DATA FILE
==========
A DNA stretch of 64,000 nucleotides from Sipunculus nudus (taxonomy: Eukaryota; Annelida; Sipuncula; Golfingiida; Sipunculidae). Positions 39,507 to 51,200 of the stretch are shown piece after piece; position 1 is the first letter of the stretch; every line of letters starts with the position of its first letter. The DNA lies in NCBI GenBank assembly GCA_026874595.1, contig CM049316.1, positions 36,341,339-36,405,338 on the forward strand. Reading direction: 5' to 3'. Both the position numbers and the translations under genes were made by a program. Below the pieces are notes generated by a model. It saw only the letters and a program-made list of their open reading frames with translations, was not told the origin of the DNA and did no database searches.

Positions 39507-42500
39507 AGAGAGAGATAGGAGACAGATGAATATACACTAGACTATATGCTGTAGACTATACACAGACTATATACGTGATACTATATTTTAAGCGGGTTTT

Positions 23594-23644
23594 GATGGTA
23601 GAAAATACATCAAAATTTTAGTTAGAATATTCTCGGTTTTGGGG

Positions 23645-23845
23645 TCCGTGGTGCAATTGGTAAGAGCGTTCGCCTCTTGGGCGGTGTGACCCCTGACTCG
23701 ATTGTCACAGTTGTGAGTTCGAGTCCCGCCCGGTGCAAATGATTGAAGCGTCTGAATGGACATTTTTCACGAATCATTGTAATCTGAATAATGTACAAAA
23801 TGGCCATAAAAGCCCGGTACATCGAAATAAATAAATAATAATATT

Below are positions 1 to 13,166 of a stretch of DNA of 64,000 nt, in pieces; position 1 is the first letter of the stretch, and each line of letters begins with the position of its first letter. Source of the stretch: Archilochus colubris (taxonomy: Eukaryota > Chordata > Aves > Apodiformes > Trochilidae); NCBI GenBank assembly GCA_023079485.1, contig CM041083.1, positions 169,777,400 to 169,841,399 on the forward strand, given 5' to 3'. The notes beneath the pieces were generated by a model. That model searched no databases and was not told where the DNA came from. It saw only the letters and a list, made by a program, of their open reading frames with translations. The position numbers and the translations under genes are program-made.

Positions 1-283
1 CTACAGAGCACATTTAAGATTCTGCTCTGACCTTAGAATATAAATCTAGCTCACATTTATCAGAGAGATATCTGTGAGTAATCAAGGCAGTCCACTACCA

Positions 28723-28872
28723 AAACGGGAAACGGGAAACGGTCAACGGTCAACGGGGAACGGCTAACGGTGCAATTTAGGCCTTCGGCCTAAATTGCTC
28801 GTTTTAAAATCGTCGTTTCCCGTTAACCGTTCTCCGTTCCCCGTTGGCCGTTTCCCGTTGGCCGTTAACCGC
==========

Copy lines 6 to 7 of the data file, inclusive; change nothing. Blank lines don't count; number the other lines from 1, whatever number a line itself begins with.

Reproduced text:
23601 GAAAATACATCAAAATTTTAGTTAGAATATTCTCGGTTTTGGGG

Positions 23645-23845